You guys start season two kind of on a high in terms of the business. I’m curious what’s more fun to write and more fun to play: when the guys are doing well or when they’re struggling?
That’s a good question because when they’re doing well it’s really fun to play with these guys being overly cocky about how well they’re doing. Just really thinking they’re at a ten when they’re at like a six and a half. That’s fun. But then it’s also really fun to yell and scream when you’re angry, which these guys do a lot of. But I think I always land on the screaming. I think that’s where I would rest my hat. So when they’re down in the dumps is like my favorite side.
I saw a press announcement semi-recently that was about you teaming up with Adam Pally and Jay Pharaoh to do a project. What is it about male friendship that’s interesting to you and something you wanna write about, create, act in?
I don’t know. I think I’m just, like, a perfect friend. [Laughs]
[Laughs] That’s a great answer.
I don’t know. Jokes aside. There’s something about being in tandem with somebody else. The opportunity hasn’t come to be in a friendship show with a woman. But so far it’s been two-handers, like me and Tim Simons [on Veep], me and Tim Robinson, and me and Adam Pally. I just like to play off of someone. I think I’m really good at that. Especially with Tim [Robinson], above all else. He’s my actual best friend, so that is a given.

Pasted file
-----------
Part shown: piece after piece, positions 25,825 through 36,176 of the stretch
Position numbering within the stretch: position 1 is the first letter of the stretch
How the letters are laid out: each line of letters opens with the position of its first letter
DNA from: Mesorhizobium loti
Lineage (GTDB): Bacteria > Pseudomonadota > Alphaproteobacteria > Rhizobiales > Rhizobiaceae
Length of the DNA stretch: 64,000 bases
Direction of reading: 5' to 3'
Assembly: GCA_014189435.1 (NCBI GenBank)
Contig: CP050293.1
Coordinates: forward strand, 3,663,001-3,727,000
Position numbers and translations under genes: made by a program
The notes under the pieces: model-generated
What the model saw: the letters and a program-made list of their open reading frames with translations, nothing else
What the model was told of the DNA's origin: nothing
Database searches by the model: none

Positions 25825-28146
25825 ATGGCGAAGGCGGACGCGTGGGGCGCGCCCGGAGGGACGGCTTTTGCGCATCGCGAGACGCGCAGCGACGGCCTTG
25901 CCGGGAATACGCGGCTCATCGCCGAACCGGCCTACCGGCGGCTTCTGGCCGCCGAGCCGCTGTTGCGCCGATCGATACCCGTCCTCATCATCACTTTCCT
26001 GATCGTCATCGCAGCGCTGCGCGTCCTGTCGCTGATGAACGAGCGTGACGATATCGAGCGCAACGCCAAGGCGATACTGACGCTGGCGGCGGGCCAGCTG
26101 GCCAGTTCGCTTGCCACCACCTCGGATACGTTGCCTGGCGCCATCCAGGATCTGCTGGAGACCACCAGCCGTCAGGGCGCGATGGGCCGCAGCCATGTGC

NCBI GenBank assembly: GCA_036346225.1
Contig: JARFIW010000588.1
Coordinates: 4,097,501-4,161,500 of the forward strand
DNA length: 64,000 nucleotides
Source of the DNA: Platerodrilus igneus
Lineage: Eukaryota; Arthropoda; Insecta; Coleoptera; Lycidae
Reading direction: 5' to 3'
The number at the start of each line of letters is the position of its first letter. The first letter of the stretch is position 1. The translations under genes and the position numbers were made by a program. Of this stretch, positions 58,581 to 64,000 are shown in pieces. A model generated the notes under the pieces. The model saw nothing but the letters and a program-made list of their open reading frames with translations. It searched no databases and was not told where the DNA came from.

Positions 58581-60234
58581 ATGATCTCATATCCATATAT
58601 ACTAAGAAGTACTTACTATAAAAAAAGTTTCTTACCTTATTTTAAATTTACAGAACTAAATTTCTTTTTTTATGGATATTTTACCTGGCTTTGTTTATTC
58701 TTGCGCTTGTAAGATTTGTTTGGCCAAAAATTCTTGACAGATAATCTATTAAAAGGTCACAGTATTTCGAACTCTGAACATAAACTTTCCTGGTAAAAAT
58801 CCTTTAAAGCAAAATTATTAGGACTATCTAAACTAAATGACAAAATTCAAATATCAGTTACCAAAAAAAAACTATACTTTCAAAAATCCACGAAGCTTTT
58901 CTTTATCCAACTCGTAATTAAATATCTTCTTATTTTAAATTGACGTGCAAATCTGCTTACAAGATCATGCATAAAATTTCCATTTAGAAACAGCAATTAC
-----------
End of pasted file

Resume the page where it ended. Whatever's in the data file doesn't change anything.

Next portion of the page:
The “April In The D” thing is not something that I was aware of. What is it and do you have any personal experience with it?
“April in the D” was when all the Detroit sports were happening at the same time. And that happens everywhere. But they have a contest to write the song for April in the D and people would submit their videos to win this contest. So, like all these garage bands, like Dad bands write awful songs and make these music videos for them so that was always a really funny thing to look up. If you look them up on YouTube, “April in the D,” you’ll find tons of just the most hilarious videos. I’m sorry if you have one, but oof. They are very funny.
I really like the one you and Tim do in the season premiere. I thought it was pretty good. You guys got skills.
Yeah, we got skills. We’re really proud of them. And Tim Meadows is so funny in that episode.
So, one last very specific Detroit question. We have a guy on staff here who is the amateur food champion of Detroit, essentially, and he wanted me to ask for your opinion on Lafayette vs. American for a coney dog?
Lafayette. Lafayette, Lafayette, Lafayette, Lafayette, Lafayette.
Wow, so that’s not even a question.
Lafayette. Lafayette. When you said food, I was like, “It’s gonna be Lafayette or American.” It’s Lafayette a hundred percent.
I’m from New Jersey and I know nothing of the Coney dog. What is a Coney dog and why is Lafayette so special? Make me come to Detroit.
I’m gonna make you come to Detroit. Well, first off, they’re both downtown and the buildings are attached. Like Lafayette is directly next door to American. They are attached. But American Coney Island is the touristy one, so it’s like a big, tourist spot. Lafayette Coney Island is like a dive bar kind of. It’s just more simple but it’s always so packed because it’s great. So if you’re a real down Detroiter, Lafayette is where you’re hanging your hat. But I mean of course you’ll go to American, you’ll go anywhere to pick up a coney dog, it’s life. Any time I have my druthers, I’m going to Lafayette.
‘Detroiters’ returns to Comedy Central on Thursday, June 21 at 10 pm EST.